Day 191: Meet the new steed: Donkey
She's no power horse, but the engine runs well and the tires spins. Photo: Leh
ACROSS the Red River Leh and I end outside of house number 71, Lane 66, Ngoc Thuy, Long Bien, which is Trang Dinh's motorcycle shop.
A sliding gate opens up to a mess of motorcycle parts. A nice dirt bike is in pieces, as three young mechanics pull apart some scooters under a corrugated metal roof behind the cement block wall.
I call Trang to let him know we've arrived.
Trang's an older, middle-aged man who speaks great English. I found him through one of the Hanoi Buy and Sell Facebook groups.
“Wait a couple minutes. One of the boys is going to get a bike to show you,” Trang says.
Earlier, Trang promised that his shop had both the cheap Chine Win's for $260 - $280 dollars and the Vietnamese made Win Sufats for closer to $350 dollars. Even the Chines cost more than I want to spend on a bike, but I'd read a couple good things about online Trang and am confident I could trust any bike he sells me.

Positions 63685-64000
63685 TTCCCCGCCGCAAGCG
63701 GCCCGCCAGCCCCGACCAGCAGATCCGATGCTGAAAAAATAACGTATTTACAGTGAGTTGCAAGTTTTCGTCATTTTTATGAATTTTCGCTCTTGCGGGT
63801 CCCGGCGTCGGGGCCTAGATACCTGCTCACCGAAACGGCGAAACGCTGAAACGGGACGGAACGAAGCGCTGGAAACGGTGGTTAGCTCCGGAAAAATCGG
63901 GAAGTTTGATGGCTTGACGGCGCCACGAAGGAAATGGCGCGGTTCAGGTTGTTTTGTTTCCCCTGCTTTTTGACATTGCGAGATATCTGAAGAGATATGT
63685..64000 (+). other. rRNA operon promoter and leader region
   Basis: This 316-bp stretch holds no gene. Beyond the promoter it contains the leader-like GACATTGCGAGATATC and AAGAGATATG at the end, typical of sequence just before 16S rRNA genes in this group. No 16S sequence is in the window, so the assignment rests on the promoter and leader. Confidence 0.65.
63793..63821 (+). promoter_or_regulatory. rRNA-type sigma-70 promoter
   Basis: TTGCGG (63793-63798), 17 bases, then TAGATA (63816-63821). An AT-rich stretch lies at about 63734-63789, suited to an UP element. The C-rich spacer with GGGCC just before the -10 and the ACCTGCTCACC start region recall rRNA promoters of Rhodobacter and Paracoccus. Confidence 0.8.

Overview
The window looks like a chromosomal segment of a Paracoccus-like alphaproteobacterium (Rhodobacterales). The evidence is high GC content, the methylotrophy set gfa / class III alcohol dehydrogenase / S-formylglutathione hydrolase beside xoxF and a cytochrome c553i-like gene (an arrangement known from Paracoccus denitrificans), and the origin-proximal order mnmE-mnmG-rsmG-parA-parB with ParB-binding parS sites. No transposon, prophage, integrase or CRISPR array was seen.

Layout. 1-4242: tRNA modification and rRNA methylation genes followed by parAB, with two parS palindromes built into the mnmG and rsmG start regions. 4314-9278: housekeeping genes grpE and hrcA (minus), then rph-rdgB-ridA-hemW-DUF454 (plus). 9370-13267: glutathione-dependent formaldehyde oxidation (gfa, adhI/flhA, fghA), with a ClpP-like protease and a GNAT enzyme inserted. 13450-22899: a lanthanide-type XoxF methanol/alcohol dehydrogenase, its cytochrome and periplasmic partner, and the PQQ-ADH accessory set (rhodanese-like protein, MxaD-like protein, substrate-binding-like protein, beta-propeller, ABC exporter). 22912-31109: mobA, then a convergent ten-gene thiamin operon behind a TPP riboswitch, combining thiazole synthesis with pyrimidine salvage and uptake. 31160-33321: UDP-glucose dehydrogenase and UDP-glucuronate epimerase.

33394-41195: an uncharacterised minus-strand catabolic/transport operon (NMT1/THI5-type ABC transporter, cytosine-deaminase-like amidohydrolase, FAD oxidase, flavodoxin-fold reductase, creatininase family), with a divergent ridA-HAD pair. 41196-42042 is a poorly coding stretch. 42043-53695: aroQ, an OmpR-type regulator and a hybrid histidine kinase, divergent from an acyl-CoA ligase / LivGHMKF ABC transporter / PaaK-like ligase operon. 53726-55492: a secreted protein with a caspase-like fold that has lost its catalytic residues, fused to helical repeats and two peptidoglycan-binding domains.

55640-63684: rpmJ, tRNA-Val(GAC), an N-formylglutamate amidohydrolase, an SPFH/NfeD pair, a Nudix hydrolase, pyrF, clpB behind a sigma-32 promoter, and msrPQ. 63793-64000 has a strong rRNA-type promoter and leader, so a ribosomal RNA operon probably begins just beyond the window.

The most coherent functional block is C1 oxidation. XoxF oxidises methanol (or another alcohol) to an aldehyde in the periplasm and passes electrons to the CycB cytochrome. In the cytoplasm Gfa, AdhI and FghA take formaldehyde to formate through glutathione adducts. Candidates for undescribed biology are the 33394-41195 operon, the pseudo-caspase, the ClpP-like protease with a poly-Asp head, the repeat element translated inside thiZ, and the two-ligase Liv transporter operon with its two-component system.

Trang as a solid business established with hooking backpackers up with bikes. Photos: Isaac Stone Simonelli
There's a bit of awkward silence. Leh and I slip over to some steps to sit down. I brush off the step next to me for her, before pointing out that it's the gesture that counts.
The first bike that arrives looks pretty good. It's a Win Sufat that Trang's willing to sell for $300.
“If there are any changes you want to make to the bike, tell me and we'll make them,” Trang says.